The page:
A Comparison Between Marlowe, Donne, Raleigh
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Christopher Mallowe’s poem, “The Passionate Shepherd to His Love,”presents an overly optimistic view of love. He personifies the Shepherd’s love to both beauty and bounty. Sir Walter Relegh’s poem, “The Nymph’s Reply,” presents an overly pessimistic view of love. The nymph describes the Shepherd’s love as unstable and changing just as nature is; she believes that they both conclude in death and decay. John Donne’s poem, “The Baite,” presents an overly optimistic view of love. The lover in the poem is desperately falling in love with a woman, whom he describe is the bait that attracts him. These three poems use nature to express their different view of love.
The shepherd view love as happy, and cheerful; no hardships or unpleasantness are in his proposal. The shepherd offers his lover all the precious and beautiful things that nature holds. “Come live with me and be thy love”¦That hills and valleys, dales and fields, or woods or steepy mountain yields” (ln1, 3-4). The shepherd offers things that cannot be realistically obtain. “And I will make thee beds of roses…fragrant posies”¦a cap of flowers, and a kirtle.” He is living an enchanted life, and he believes that things in nature will satisfy the woman forever. To the shepherd’s view, nature’s bounty symbolizes great wealth of love he has for her. He has painted a wonderful fairy tale life in order to win his lover to be his wife. On the other hand, the lover in, “The Baite” is proposing to his lover to live with him in the “golden sands, and christall brookes” (ln 3). He to same as the shepherd is living a life that is fill with unrealistic and dreamy things.
In “The Nymph’s Reply,” the nymph describes the shepherd’s love or promise to her is insincere. “If all the world and love were young”¦truth in every shepherd’s tongue”¦pretty pleasures might me move”¦to live thee and be thy Love.” If, the shepherd is truthful in his promises and can grant such things, then she might become his wife. “Flowers do fade, and wanton fields”¦To wayward Winter reckoning yields.” She feels that time changes everything, and things will fade and decay as time change. The nymph sees his gifts of “gowns, shoes, bed of roses, cap, kirtle, and posies” as things that will “soon break, soon wither, soon forgotten” (ln13-15). She takes no pleasure in indulging in things that will not last, and love happens to be among them. She thinks that as time passes by his love for her will change.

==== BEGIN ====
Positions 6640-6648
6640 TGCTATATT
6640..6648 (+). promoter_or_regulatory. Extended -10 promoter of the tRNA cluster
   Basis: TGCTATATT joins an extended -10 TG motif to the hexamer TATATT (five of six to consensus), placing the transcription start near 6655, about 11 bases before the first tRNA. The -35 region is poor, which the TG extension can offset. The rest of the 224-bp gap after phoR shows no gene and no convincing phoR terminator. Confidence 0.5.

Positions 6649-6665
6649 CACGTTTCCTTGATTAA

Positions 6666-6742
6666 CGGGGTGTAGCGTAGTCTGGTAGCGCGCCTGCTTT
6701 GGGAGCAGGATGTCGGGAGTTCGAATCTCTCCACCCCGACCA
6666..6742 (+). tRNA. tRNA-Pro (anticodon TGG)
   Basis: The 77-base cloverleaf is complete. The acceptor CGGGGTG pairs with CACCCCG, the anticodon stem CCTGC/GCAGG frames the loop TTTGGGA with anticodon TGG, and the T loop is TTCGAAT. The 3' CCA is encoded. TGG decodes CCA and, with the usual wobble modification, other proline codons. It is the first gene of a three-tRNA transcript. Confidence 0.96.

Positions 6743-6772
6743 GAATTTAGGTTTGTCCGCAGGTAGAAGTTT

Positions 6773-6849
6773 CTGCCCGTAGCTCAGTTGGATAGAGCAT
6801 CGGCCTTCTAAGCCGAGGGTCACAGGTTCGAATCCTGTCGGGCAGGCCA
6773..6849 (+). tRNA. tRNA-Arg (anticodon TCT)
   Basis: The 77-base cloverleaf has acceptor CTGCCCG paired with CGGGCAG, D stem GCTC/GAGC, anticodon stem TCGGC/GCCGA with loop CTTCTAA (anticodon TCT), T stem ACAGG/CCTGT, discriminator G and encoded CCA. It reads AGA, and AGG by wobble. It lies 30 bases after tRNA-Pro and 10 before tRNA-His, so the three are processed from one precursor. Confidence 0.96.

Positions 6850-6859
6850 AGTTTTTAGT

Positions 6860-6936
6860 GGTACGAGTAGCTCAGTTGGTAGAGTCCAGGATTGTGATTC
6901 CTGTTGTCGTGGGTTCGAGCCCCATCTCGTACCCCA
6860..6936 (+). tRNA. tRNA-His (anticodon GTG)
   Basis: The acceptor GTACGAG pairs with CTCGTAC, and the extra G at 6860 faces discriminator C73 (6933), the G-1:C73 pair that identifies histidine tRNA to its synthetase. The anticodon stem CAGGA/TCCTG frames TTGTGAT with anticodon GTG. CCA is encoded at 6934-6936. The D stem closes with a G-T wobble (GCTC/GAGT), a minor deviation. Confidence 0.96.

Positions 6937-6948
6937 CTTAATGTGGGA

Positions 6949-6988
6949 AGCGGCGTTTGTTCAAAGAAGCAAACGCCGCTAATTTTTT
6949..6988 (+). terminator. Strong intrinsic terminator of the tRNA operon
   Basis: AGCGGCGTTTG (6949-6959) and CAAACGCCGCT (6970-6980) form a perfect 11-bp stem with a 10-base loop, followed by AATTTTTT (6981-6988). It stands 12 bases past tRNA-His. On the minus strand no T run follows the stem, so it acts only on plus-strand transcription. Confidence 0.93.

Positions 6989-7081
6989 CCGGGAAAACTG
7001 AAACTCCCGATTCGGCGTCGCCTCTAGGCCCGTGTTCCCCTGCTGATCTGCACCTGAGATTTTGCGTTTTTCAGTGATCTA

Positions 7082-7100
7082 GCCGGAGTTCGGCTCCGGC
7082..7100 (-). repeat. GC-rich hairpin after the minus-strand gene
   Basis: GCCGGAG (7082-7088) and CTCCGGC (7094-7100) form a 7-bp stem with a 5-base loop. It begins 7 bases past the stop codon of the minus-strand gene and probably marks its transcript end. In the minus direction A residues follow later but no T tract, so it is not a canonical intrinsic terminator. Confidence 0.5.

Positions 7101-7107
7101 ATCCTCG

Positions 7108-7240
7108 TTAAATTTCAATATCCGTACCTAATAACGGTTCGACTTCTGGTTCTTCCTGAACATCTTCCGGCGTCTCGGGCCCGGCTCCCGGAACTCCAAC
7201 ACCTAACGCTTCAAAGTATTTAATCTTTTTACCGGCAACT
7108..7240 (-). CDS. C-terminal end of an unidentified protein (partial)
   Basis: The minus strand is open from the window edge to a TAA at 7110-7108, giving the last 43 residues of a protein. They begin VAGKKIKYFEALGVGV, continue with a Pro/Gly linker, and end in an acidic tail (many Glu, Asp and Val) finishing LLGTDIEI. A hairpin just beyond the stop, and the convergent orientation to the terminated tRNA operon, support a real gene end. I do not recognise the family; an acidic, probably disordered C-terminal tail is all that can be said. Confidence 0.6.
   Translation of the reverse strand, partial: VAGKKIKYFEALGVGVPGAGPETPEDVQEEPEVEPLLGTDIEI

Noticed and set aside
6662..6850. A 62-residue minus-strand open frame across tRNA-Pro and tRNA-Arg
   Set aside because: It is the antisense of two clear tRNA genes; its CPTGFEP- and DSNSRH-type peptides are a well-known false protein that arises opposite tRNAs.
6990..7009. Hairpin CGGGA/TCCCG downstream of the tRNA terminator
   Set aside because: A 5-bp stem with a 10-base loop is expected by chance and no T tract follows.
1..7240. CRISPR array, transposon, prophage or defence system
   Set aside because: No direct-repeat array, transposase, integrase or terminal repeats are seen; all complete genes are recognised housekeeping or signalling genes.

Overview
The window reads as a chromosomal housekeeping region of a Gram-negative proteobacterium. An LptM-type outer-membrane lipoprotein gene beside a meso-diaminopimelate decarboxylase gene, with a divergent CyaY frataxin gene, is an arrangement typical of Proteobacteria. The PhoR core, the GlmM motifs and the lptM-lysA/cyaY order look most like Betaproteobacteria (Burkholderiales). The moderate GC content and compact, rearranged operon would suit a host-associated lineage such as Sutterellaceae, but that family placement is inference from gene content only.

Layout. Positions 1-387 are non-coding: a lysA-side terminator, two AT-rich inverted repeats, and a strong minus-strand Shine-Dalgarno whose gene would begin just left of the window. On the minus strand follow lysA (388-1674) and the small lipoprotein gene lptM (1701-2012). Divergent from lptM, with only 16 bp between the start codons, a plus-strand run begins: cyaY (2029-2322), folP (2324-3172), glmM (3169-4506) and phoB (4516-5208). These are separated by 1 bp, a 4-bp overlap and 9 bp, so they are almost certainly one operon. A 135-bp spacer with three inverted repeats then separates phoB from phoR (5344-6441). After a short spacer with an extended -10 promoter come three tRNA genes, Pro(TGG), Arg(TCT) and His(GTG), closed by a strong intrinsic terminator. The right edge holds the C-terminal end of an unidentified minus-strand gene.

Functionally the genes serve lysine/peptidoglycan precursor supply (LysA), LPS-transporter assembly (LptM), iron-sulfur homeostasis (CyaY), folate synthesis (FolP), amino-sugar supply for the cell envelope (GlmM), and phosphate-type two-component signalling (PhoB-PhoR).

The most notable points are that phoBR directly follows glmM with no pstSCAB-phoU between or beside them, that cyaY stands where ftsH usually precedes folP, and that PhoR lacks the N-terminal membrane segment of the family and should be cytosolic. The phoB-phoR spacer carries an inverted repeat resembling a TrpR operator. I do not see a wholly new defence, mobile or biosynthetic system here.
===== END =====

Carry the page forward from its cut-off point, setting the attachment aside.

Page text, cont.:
As for the Donne poem, the lover knows that the bait is an invitation to her love; yet it is also an invitation to death. “For thou thy selfe art thine owne bait; that fish, that is not catch’d thereby, Alas is wiser farre than I” (ln 26-28). The lover wants to be caught, and be seduced by her; therefore, he is willing to die in her arms. Similar to the shepherd, the lover in this poem offers his beloved the serene life in the “river whispering and there the imamor’d fish will stay.” In fact, he is the same as the shepherd; they both can’t provide all those luxuries and beautiful things that nature gives. However, Donne’s poem is set in a natural scene, but there is no supernatural creature like nymph present. Donne’s invitation to his lover to join him is based on the seductive metaphor of his love being irresistible bait.
In conclusion, Marlowe paints a peaceful scene, where the shepherd promises to fulfill all his love’s dreams. However, Ralegh’s nymph presents a sarcastic view of the happy-go-lucky picture drawn by the shepherd. The nymph rejects the shepherd’s proposal to come live with him. In the Donne poem, the lover tries to persuade the woman into moving in with him. He knows that it will never happen; still he insists on trying to capture her heart. These three poems relate to relationships between men and women in today’s society. By nature, most men are concerned with whatever is going on at a single instance while most women are focused on long-term effects.